Speaking at a recent United Nations financing for development meeting, human rights organizations argued human rights should inform commitments to finance the new development agenda.
The High Level Dialogue of ECOSOC with the Bretton Woods Institutions, the World Trade Organization and UNCTAD is held every year and it is one of the follow up tracks for the Financing for Development Conference. This year’s edition, held on April 14-15, 2014, took place at a significant juncture. Governments are deliberating on the features of a new generation of development goals that, as part of the “post-2015 development agenda,” will replace the Millennium Development Goals in 2015. Commitments to financing the new goals are expected to play an important role in those negotiations. At the same time, governments are in negotiations to define when the Third International Conference on Financing for Development will be held.
One of the key issues that governments will decide is to what extent we will have a new development agenda anchored in the international human rights framework. Whether the means of financing agreed as part of the agenda will also be human rights-tested is an open question. Analysts have traced the weaknesses in the Millennium Development Goals to the lack of alignment in the means of implementation and the international human rights framework.
In a statement delivered at the meeting, a civil society representative expressed her reservations regarding the corporate sector as a development actor. “It is difficult to conceive that the same actors and the same rules that contributed to a great extent to current global problems such as a the financialization of the economy, unsustainable patterns of production and consumption, or using gender wage inequality as incentive for attracting FDI, will be able not only to “don’t harm”, but furthermore, to “lead in” the sustainable development goals in the long term,” said Nicole Bidegain, of Development Alternatives with Women for a New Era –DAWN.
Nicholas Lusiani, of the Center for Economic and Social Rights called for founding the financing of sustainable development on human rights standards. The consequences of doing this include tapping the potential of fiscal policy to generate sufficient public resources, combat inequalities of all kinds, redistribute decision-making power over sustainable development, and reinforce accountable governance. These reforms would “undercut the corrosive levels of socio-economic inequality by making the generation and use of public resources more transparent, participatory, accountable, equitable and therefore much more effective than relying on the good nature of private financiers,” he said.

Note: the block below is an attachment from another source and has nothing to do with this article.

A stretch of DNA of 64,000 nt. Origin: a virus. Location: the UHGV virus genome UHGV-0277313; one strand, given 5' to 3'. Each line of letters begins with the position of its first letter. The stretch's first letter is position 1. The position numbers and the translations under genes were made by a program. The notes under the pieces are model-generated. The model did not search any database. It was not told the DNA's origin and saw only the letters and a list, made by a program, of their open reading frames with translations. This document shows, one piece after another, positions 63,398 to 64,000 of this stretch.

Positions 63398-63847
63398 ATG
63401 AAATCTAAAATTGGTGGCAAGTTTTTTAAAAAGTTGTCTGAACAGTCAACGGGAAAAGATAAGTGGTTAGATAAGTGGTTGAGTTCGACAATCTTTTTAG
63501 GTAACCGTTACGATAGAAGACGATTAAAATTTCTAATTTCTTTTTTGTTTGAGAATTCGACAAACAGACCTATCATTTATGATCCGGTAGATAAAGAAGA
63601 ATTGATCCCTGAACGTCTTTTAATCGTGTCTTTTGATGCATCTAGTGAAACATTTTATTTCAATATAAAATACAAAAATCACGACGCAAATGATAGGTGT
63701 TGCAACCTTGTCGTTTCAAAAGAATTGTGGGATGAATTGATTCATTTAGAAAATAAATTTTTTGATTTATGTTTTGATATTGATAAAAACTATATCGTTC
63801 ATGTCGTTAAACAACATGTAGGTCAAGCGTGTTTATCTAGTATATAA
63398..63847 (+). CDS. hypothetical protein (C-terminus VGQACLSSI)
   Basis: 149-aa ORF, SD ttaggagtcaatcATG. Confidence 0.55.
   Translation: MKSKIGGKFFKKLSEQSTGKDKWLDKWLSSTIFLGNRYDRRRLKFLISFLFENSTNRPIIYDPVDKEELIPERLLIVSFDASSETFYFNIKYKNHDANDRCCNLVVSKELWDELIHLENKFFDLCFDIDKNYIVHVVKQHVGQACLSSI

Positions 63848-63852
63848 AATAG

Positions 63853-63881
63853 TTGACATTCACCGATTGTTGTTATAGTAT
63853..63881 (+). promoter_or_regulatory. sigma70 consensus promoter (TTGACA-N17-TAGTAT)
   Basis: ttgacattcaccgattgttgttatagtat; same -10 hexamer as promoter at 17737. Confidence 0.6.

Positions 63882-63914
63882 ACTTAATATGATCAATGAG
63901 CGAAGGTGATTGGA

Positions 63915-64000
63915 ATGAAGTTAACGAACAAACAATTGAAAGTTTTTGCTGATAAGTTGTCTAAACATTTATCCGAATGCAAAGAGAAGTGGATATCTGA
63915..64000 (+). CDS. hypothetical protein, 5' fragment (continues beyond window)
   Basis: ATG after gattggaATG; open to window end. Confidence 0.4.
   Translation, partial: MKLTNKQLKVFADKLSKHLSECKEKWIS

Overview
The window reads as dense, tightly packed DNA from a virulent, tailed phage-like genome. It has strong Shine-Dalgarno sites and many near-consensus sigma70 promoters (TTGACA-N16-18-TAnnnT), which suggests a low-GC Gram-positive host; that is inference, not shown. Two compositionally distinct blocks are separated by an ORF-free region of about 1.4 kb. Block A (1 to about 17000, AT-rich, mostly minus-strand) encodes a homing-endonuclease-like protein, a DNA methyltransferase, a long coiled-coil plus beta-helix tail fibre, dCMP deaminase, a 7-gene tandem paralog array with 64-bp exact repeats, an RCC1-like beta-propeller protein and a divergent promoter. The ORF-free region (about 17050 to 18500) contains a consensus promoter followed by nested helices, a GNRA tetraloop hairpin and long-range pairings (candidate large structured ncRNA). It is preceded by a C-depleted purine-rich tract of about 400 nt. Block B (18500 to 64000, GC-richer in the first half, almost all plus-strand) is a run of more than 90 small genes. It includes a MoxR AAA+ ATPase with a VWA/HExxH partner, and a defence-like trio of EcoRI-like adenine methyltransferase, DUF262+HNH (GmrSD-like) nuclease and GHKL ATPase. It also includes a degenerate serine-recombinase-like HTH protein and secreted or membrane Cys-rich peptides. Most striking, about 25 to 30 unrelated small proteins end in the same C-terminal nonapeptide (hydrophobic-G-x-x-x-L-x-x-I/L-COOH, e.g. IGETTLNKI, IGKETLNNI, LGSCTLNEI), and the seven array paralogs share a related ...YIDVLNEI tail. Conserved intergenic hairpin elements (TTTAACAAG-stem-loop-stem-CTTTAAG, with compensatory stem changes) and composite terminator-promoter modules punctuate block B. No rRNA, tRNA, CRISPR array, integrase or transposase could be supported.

Another intervention highlighted the fiscal risks of meeting infrastructure investment needs with institutional investors’ savings (such as mutual funds, pension funds, hedge funds, and so on). Aldo Caliari, of the Center of Concern, said that infrastructure cannot deliver the high returns that will be needed to make investing in it an attractive proposition for such investors. “Thus, to meet the high returns expected by these investors, risks may be shifted to consumers and taxpayers in countries hosting the infrastructure,” he added.
Indeed, all over the world governments are reshaping entire legal and regulatory frameworks in order to reduce any regulatory uncertainties for investors and make the protection of their privileges secure. In the process, human rights suffer, for instance by the elimination or bypassing of regulatory capacity to protect human rights, environment, or due process for communities and citizens whose rights are affected by infrastructure projects.
Human rights alignment of the post-2015 agenda will not be complete without human rights-testing the means that will be offered for its implementation. However tempting it may be to transfer burdens to the private sector, States cannot abdicate the primary responsibility they have for taking the individual and collective steps necessary to achieve human rights.